In the rural parts of Zambia where most families lack access to electricity, being able to flick the switch on the small, handheld solar light will, in many cases, be the deciding factor between being in pitch black after sunset, or if there are still hours of working, studying and socialising to enjoy.
But what happens when a solar light fails? While today’s solar lights last longer than ever before, like all electronic devices, at some point they stop working. That is why SolarAid launched its e-waste project which not only explores how to safely discard of electronic waste such as solar light, but also developing capacity of local technicians to repair common solar lights faults. This means that customers can continue enjoying clean, safe and affordable solar light even longer, and faulty products will not end up contributing to the growing problem of electronic waste.
37 year old repair technician Brian Nongo has been working as a repair technician for 20 years. In 2022, he was recruited by SolarAid to start working with the repair of solar lights in the area of Serenje.
For the Repair Days in August 2022, Brian has set up his table in an open area outside of the Primary School where customers can come and get their faulty lights diagnosed and fixed.
70 year old Mwitwa Bwalya is one of the customers who has come to get her solar light repaired. She heard about the Repair Days through the church, “I have been using solar lights for more than 5 years now. I use the light at home and sometimes the children use it for studying at night. The light just stopped getting on and I obviously felt bad because it meant that we would stay in the dark when it was evening.”
Nicolaus Mwewa who is another customer, normally uses his light to charge his phone and to light up his home in the evening. But he has noticed it going dim lately and wanted to get it diagnosed, “For the light that I have come with, the lighting just reduced. So I want to have it checked. I felt bad about it, but I wasn’t worried, because I knew about the repair days (…) Because I am a regular customer, I was directly contacted by SunnyMoney that they will be coming for repairs.”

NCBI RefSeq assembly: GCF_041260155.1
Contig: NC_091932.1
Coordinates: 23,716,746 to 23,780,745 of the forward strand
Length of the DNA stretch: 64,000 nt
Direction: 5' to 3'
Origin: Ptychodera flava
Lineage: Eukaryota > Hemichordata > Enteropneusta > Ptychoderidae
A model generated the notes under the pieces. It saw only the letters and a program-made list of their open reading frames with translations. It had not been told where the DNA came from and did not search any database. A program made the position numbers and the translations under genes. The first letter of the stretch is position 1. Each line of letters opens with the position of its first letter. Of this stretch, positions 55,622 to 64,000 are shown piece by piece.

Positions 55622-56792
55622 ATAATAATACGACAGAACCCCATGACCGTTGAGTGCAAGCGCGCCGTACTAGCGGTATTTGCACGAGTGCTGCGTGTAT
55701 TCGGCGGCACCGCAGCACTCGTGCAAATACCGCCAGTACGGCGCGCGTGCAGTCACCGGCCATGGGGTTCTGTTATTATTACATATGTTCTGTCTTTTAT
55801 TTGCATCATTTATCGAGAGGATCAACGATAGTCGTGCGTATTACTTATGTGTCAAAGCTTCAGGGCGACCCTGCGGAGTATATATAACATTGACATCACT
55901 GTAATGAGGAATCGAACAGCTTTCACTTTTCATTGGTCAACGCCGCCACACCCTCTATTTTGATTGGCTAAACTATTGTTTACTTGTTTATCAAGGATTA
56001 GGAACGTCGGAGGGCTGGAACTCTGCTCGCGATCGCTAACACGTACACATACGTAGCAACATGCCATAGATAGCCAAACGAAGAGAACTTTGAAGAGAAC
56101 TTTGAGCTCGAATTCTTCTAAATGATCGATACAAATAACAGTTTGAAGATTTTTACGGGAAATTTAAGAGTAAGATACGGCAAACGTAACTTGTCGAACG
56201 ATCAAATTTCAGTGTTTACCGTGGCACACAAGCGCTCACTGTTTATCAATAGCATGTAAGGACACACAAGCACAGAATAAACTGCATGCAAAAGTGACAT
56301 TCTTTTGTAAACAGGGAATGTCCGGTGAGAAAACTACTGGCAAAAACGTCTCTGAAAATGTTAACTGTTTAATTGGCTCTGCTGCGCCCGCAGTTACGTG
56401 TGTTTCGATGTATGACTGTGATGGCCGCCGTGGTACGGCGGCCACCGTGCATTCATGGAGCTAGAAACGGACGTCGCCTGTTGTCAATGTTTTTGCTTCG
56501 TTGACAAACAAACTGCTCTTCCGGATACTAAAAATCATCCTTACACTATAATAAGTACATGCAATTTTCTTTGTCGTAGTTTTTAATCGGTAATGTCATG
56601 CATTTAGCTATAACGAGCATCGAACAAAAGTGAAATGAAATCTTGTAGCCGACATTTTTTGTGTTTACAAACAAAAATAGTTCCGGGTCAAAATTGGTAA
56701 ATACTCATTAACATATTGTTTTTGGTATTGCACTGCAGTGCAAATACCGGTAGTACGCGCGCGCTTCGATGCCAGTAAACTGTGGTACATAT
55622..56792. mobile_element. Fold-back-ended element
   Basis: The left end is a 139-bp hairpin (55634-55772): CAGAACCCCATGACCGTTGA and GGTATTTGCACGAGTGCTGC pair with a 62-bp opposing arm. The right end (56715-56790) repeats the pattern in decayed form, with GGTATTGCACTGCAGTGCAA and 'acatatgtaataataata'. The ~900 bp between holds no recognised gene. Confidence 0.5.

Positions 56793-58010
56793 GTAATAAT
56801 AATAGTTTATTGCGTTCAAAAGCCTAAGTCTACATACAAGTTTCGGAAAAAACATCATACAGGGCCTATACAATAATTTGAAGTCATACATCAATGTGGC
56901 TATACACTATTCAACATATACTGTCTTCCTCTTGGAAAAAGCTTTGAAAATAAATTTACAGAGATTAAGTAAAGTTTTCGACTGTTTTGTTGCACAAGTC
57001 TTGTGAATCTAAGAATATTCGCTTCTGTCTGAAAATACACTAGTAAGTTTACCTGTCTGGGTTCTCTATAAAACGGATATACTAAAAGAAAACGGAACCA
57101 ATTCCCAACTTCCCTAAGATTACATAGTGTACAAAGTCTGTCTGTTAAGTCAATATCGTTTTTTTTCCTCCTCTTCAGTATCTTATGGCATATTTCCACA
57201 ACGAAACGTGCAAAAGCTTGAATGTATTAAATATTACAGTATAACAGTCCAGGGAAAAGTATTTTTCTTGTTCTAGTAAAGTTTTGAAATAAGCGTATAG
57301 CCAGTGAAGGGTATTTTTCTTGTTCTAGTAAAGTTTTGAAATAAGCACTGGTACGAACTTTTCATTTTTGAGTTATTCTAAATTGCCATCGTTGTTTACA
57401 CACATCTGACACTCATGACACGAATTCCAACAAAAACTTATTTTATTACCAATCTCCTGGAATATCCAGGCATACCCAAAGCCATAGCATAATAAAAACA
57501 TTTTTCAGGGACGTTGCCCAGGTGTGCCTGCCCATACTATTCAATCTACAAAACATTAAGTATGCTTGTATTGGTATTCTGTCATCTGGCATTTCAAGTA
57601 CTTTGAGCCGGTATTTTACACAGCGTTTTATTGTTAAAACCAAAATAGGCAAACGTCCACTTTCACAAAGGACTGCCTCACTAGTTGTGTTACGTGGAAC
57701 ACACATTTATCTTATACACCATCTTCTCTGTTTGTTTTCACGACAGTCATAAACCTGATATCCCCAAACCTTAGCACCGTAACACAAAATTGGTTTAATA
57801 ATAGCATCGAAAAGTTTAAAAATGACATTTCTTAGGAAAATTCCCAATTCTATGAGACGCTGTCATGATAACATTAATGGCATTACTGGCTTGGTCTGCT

“These lights have brought so much development in my area and have prevented many accidents which could have happened due to fires. The lights have cut down our costs towards candles, batteries and kerosene,” he continues.
In an area like Serenje, where the consequences of climate change are notable as well as where a large part of the population live without access to electricity, Brian is convinced the need for renewable solutions, such as solar lighting, is necessary, “I’ve seen for myself the effects, especially changes in rainfall patterns. Aside from affecting the agricultural sector, receiving less rainfall for Zambia also affects power supply in the country as it would entail a reduction in water levels at the Kariba Dam. This would result in load shedding across the country.”
Mwitwa Bwalya agrees, “The weather now is so different compared to 5-10 years ago. For instance, the rainfall pattern has changed; rains do not start in October like before, it is now at the end of November or even January. And sometimes, we even experience drought.”
Being able to repair solar lights is therefore a step in the right direction. It means more people benefitting from clean light, and it will also help with building resilience to the effects of climate change, while at the same time – reducing the amount of e-waste being discarded, something that is easier said than done in rural parts of Zambia where recycling is minimal. “I use some as spare parts but for batteries, I keep them and wait for SolarAid staff to collect them and take them for safe disposal in Lusaka. Any battery is a danger to the environment and should be disposed of properly. Therefore, I advise my customers not to dispose of batteries into the environment but bring them to me so that they are disposed of well with SolarAid in Lusaka,” explains Brian.
Nicolas Mwewa adds, “I am aware that electronic waste can be harmful to the environment and that’s why I don’t just throw it anyhow. I also encourage people not to dispose of electronic waste anyhow. Climate change is real, and we can all see its effect. For electronic waste, having a recycling company close by, would help protect the environment.”
For Brian, he now sees even more opportunities with solar lights, “Aside from being a repair technician, I would also want to become an agent to sell the lights as I can build a market through these repairs. I also plan on purchasing a motorbike to help me supply the lights to other areas when I become an agent.”
“I want to give words of appreciation for bringing this repair programme closer to us, at least our lights will now be coming back to life. I am happy,” says Mwitwa.